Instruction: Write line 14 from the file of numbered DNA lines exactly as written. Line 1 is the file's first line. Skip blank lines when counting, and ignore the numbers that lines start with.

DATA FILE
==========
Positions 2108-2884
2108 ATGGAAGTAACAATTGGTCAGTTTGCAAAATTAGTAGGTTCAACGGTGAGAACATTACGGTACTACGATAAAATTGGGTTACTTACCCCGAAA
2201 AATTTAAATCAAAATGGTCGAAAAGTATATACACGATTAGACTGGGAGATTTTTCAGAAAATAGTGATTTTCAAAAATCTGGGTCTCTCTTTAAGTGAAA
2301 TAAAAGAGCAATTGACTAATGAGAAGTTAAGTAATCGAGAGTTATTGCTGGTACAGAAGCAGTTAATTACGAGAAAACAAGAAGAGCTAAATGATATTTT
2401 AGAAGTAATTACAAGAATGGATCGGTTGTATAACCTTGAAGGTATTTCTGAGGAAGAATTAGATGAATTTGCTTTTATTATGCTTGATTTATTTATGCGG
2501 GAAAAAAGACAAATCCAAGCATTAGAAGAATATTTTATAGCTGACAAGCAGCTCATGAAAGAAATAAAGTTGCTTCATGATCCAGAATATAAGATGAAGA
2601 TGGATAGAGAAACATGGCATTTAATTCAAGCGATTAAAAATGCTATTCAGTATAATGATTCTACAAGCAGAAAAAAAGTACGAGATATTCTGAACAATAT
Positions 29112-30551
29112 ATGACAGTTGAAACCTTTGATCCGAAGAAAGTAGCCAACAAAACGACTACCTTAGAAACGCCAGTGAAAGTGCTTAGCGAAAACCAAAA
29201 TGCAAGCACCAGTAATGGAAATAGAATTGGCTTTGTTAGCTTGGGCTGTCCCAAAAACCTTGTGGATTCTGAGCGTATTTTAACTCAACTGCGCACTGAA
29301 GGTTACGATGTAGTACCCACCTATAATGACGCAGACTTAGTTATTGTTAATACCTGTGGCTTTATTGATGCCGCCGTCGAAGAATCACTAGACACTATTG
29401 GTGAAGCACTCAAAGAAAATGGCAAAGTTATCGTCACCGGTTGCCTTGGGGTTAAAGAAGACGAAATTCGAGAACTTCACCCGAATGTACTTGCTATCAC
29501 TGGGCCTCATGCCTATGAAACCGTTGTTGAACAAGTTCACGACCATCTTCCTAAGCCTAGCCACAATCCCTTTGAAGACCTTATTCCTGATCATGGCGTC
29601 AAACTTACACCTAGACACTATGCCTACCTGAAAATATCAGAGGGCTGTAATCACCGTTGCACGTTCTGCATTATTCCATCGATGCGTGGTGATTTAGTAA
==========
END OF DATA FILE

29601 AAACTTACACCTAGACACTATGCCTACCTGAAAATATCAGAGGGCTGTAATCACCGTTGCACGTTCTGCATTATTCCATCGATGCGTGGTGATTTAGTAA